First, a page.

Adequate studies to evaluate the impact of ketamine on male or female fertility have not been conducted. Male and female rats were treated intravenously with 10 mg/kg ketamine (0.8 times the average human intravenous induction dose of 2 mg/kg based on body surface area) on Days 11, 10, and 9 prior to mating. No impact on fertility was noted; however, this study design does not adequately characterize the impact of a drug on fertility endpoints.
There are no adequate and well-controlled studies of ketamine in pregnant women. In animal reproduction studies in rats developmental delays (hypoplasia of skeletal tissues) were noted at 0.3 times the human intramuscular dose of 10 mg/kg. In rabbits, developmental delays and increased fetal resorptions were noted at 0.6 times the human dose. Published studies in pregnant primates demonstrate that the administration of anesthetic and sedation drugs that block NMDA receptors and/or potentiate GABA activity during the period of peak brain development increases neuronal apoptosis in the developing brain of the offspring when used for longer than 3 hours. There are no data on pregnancy exposures in primates corresponding to periods prior to the third trimester in humans.
The estimated background risk of major birth defects and miscarriage for the indicated population is unknown. All pregnancies have a background risk of birth defect, loss, or other adverse outcomes. In the U.S. general population, the estimated background risk of major birth defects and miscarriage in clinically recognized pregnancies is 2 to 4% and 15 to 20%, respectively.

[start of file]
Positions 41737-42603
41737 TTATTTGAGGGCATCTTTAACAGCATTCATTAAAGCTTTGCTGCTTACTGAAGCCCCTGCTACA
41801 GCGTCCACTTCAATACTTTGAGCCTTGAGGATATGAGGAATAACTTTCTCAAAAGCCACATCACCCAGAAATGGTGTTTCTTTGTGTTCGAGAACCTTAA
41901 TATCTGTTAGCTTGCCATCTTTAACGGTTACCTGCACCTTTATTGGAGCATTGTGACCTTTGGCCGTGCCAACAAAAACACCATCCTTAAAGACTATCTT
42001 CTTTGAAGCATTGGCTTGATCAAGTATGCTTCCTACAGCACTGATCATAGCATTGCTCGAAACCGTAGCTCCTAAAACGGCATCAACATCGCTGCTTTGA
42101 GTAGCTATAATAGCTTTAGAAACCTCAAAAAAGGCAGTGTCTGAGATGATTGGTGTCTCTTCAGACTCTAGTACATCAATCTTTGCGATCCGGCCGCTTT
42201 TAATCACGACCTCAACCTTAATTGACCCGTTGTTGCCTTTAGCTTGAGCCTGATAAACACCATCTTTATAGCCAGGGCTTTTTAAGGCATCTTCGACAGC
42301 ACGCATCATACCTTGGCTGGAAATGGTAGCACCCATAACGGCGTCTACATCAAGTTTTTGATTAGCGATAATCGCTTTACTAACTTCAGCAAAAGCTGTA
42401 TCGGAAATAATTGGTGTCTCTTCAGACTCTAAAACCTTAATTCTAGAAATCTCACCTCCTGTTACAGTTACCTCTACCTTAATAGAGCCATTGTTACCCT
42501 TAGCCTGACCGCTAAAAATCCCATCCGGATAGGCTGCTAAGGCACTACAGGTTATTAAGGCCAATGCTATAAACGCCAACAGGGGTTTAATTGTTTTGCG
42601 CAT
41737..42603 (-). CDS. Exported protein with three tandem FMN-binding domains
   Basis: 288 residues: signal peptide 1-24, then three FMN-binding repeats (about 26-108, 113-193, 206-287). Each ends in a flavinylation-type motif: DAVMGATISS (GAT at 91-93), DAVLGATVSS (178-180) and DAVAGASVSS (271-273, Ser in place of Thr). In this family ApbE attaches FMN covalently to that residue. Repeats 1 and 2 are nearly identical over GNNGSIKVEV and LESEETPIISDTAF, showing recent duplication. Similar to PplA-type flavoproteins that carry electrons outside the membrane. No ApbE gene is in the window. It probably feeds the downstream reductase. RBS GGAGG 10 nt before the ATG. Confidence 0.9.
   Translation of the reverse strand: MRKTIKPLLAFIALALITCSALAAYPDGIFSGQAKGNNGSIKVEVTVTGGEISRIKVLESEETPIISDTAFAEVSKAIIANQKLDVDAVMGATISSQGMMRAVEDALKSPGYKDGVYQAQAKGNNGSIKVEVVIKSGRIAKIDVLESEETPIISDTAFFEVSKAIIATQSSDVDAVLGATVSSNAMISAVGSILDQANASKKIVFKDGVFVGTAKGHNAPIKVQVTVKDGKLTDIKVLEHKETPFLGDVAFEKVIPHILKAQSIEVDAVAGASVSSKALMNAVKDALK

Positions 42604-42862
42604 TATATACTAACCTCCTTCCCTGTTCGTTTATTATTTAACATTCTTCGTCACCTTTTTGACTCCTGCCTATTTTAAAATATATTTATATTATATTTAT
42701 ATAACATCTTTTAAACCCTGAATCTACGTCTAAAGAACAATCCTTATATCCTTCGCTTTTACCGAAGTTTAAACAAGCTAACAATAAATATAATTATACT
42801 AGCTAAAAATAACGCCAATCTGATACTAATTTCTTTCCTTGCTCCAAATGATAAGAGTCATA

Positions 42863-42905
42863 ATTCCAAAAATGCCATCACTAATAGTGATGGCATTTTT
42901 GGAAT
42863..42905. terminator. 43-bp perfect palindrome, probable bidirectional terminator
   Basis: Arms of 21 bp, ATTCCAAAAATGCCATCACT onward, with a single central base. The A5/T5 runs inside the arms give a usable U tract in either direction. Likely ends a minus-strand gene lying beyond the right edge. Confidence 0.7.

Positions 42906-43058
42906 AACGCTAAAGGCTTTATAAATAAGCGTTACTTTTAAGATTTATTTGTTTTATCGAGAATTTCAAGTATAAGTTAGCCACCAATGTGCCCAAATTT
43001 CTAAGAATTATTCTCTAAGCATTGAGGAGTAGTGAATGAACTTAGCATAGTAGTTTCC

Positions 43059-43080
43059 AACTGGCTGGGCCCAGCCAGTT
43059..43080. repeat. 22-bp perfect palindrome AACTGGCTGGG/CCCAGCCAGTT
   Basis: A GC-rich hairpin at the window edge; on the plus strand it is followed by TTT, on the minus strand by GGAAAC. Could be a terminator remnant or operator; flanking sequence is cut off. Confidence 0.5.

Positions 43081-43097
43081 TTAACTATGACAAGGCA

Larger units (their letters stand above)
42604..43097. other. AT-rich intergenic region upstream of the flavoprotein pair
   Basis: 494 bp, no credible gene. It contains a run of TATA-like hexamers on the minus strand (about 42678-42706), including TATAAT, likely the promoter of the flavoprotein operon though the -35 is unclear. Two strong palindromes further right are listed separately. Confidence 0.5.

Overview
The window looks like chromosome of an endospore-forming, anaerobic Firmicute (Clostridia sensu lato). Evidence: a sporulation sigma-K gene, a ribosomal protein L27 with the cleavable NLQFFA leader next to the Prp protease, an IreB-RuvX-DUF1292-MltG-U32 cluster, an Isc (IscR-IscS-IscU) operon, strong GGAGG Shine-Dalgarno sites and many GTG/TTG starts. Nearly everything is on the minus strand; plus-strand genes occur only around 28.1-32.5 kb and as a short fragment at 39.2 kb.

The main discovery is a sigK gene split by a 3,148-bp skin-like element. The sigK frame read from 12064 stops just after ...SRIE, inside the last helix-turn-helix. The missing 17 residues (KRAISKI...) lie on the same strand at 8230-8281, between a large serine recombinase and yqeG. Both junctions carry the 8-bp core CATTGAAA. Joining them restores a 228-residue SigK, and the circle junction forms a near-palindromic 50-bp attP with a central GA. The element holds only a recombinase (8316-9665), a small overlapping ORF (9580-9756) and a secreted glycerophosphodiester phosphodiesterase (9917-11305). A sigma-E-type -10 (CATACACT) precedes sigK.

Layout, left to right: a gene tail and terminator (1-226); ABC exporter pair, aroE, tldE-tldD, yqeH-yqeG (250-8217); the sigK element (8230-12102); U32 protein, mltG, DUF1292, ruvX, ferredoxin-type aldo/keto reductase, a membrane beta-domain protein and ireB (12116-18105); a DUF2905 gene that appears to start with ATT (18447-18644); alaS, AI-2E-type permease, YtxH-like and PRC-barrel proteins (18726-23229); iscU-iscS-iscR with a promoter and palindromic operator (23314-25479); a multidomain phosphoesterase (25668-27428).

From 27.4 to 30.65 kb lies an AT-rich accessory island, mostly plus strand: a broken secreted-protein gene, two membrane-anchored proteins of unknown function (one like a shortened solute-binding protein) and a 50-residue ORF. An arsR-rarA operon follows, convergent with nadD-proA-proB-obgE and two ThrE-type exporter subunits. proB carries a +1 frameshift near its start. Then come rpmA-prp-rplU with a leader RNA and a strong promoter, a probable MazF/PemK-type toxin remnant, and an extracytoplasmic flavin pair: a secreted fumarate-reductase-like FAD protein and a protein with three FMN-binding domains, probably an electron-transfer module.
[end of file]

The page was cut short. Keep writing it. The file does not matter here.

Since the safe use in pregnancy, including obstetrics (either vaginal or abdominal delivery), has not been established, such use is not recommended (see ANIMAL PHARMACOLOGY AND TOXICOLOGY).
Pregnant rats were treated intramuscularly with 20 mg/kg ketamine (0.3 times the human intramuscular dose of 10 mg/kg based on body surface area) on either Gestation Days 6 to 10 or Gestation Days 11 to 15. Ketamine treatment produced an increased incidence of hypoplastic skull, phalanges, and sternebrae in the pups.
Pregnant rabbits were treated intramuscularly with 20 mg/kg ketamine (0.6 times the human intramuscular dose of 10 mg/kg based on body surface area) on either Gestation Days 6 to 10 or Gestation Days 11 to 15. An increase in resorptions and skeletal hypoplasia of the fetuses were noted. Additional pregnant rabbits were treated intramuscularly with a single dose 60 mg/kg (1.9 times the human intramuscular dose of 10 mg/kg based on body surface area) on Gestation Day 6 only. Skeletal hypoplasia was reported in the fetuses.
In a study where pregnant rats were treated intramuscularly with 20 mg/kg ketamine (0.3 times the human intramuscular dose of 10 mg/kg based on body surface area) from Gestation Day 18 to 21. There was a slight increase in incidence of delayed parturition by one day in treated dams of this group. No adverse effects on the litters or pups were noted; however, learning and memory assessments were not completed.
Three pregnant beagle dogs were treated intramuscularly with 25 mg/kg ketamine (1.3 times the human intramuscular dose of 10 mg/kg based on body surface area) twice weekly for the three weeks of the first, second, and third trimesters of pregnancy, respectively, without the development of adverse effects in the pups.